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Pattern in pedestrian fatalities

Most deaths in past 20 months were after dark and outside crosswalks

Posted: April 3, 2016 11:37 a.m.
Updated: April 3, 2016 11:37 a.m.

In the past 20 months, 10 pedestrians have died on Santa Clarita Valley streets and freeways — or, in one case, a parking lot — all killed by moving vehicles.

And, while each life cut short carries its own set of circumstances, two common threads run through eight of the 10 tragedies that might help explain them: darkness and walking outside designated crosswalks.

The two killed by cars since August 2014 in broad daylight in a crosswalk or parking lot were:

n Karl Heinz Stratz, 74, of Stevenson Ranch, who stepped off the sidewalk into the parking lot in front of a CVS drug store at Valencia’s Granary Square shopping center and was hit by a car driven by an 81-year-old woman.

Rescuers had to lift the vehicle off Stratz with jacks before transporting him to Henry Mayo Newhall Hospital, where he died of his injuries. The incident happened about 9 a.m. Jan. 26 this year.

n Wyatt Savaikie, 15, of Saugus, was hit and killed by the driver of an SUV as he crossed at the intersection of Bouquet Canyon Road and Seco Canyon Road in Saugus on July 16, 2015.

The driver, Ralph August Steger, 74, of Canyon Country, faces charges of vehicular manslaughter, speeding and running a red light. The time of the fatal crash was 2:45 p.m.

Steger’s was the only arrest among the 10 fatal collisions in the Santa Clarita Valley during the past 20 months.

In August 2014, 17-year-old Jennifer Stift, a senior at Saugus High School, was killed while out jogging on a summer evening. Since then, other pedestrians have been hit on roads where no crosswalks or signal-regulated intersections were located during periods of darkness or dusk.

The list includes a 65-year-old man crossing Sierra Highway north of Soledad Canyon Road on foot on a September 2014 evening, a 31-year-old man and an 18-year-old man killed on Whites Canyon Road in Canyon Country in August and September 2015 — the first before dawn and the second around 6 a.m. — and a 64-year-old woman killed in the northbound lanes of Orchard Village Road in Valencia late one night in September 2015.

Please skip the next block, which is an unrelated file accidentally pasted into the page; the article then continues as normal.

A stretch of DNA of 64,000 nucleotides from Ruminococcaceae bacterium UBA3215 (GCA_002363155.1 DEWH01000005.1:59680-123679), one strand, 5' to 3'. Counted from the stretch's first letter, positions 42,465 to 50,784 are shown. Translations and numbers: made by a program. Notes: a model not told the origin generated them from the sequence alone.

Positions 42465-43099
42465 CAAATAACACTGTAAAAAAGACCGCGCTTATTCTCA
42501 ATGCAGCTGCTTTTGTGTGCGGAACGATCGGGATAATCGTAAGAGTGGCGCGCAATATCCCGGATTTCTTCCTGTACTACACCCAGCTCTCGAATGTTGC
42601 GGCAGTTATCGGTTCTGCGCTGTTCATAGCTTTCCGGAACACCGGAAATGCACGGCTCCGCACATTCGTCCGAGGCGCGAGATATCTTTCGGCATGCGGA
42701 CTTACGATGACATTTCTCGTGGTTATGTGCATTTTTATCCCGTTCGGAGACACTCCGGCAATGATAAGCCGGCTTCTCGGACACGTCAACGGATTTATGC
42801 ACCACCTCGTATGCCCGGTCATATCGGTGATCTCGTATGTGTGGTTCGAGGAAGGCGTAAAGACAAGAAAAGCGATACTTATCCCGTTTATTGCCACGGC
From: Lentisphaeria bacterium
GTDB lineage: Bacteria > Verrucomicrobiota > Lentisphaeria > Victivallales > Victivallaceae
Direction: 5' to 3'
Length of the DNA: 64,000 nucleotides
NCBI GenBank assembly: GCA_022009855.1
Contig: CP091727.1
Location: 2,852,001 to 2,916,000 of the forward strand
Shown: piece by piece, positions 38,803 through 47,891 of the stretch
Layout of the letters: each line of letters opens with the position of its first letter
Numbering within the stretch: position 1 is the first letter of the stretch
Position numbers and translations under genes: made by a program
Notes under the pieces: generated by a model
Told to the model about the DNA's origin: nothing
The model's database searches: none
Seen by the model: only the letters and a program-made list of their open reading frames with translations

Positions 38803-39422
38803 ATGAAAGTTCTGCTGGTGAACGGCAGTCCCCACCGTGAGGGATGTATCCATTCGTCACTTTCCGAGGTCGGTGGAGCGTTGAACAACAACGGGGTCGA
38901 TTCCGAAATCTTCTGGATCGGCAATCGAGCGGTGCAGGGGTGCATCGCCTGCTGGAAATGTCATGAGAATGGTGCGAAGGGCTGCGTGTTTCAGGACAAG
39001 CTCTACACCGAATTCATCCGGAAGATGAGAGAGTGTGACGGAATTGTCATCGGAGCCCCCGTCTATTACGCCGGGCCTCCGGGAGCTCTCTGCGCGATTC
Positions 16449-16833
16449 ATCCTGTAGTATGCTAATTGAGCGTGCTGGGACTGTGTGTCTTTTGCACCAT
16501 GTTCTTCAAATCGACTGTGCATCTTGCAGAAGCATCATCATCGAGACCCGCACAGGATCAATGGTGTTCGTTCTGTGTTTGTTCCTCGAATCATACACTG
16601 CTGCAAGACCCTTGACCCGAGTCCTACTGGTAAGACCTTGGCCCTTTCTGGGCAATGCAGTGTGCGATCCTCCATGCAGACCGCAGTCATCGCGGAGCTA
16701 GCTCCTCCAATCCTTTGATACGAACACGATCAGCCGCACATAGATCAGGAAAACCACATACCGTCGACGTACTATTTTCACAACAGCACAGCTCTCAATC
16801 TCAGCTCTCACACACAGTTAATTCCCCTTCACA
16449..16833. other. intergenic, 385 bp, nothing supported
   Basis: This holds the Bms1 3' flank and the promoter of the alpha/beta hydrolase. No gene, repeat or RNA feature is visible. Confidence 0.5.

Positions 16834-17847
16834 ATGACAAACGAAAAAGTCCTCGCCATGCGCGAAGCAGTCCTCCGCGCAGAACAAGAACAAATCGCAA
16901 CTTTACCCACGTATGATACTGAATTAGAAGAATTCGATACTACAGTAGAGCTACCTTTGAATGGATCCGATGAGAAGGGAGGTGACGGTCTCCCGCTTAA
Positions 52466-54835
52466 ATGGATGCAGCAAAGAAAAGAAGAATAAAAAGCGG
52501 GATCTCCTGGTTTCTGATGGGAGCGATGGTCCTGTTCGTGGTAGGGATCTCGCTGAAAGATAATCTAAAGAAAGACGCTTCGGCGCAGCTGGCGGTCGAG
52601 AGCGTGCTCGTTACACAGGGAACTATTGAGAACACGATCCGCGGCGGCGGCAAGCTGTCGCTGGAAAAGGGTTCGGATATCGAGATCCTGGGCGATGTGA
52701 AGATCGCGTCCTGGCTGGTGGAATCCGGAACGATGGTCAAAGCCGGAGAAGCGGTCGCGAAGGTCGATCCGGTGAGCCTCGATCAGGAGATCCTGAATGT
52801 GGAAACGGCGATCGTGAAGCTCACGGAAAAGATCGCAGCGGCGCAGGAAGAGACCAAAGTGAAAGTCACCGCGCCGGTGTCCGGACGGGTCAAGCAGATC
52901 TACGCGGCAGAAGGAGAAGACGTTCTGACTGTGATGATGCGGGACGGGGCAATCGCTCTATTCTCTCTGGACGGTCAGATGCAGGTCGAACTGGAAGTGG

The California Vehicle Code clearly gives the right-of-way to pedestrians “crossing the roadway within any marked crosswalk or within any unmarked crosswalk at an intersection,” with a few exceptions.

But it also cautions: “This section does not relieve a pedestrian from the duty of using due care for his or her safety.”

Outside a marked crosswalk or an unmarked crosswalk at an intersection, pedestrians “shall yield the right-of-way to all vehicles upon the roadway so near as to constitute an immediate hazard.”

Motorists, it cautions, bear the “duty to exercise due care for the safety of any pedestrian upon a roadway.”

Sgt. Scott Shoemaker of the Santa Clarita Valley Sheriff’s Station warns that having a right-of-way isn’t enough.

“As a pedestrian, even when you have the right-of-way, don’t assume the vehicle will yield,” he said. “Always make sure that the vehicle is stopping and that they see you.”

Saugus resident Jim Crowley raised the issue of illegally tinted windows during this week’s “Coffee with the Captain,” pointing out pedestrians may not be able to make eye contact with the driver in such cases.

Santa Clarita Valley Sheriff’s Station Capt. Roosevelt Johnson said the department can only issue fix-it tickets in such cases.

Sgt. Richard Cohen, who heads the local Traffic Section, stressed the importance of crossing in crosswalks and wearing bright or reflective clothing during dusk or darkness.

“For pedestrians who cross streets not within crosswalks, remember vehicles for the most part aren’t expecting a pedestrian in the roadway, around a curve or a sharp turn,” said California Highway Patrol Officer Josh Greengard.

“If your vehicle breaks down and you find yourself on the right shoulder (of a freeway), the safest place to be is behind the guardrail, but you have to be aware of all vehicles at all times,” Greengard said.

A mother’s cause
Wyatt Savaikie’s mother, Teresa Savaikie, has launched a campaign to improve safety on Santa Clarita Valley’s roadways, calling for reduced speed limits and any other measures needed.

“Something must be done to make our pedestrians safe,” Teresa Savaikie wrote in an email to The Signal. “Whatever it is, something, something needs to happen — and right away, before another family is forced to walk in our shoes.  

“Speed limits must be reduced,” she wrote. “Red-light ticket penalties need to be raised, and people should be imprisoned for breaking the law and murdering someone while driving their car.”

Since the teen’s death in 2015, Santa Clarita has initiated a blue-light system aimed at helping traffic enforcers spot those running red lights.

And earlier this year, the city and Sheriff’s Station teamed up to launch a multimedia campaign to promote safe driving. The campaign’s “Drive Focus Live” website can be found at

[email protected]
on Twitter @jamesarthurholt


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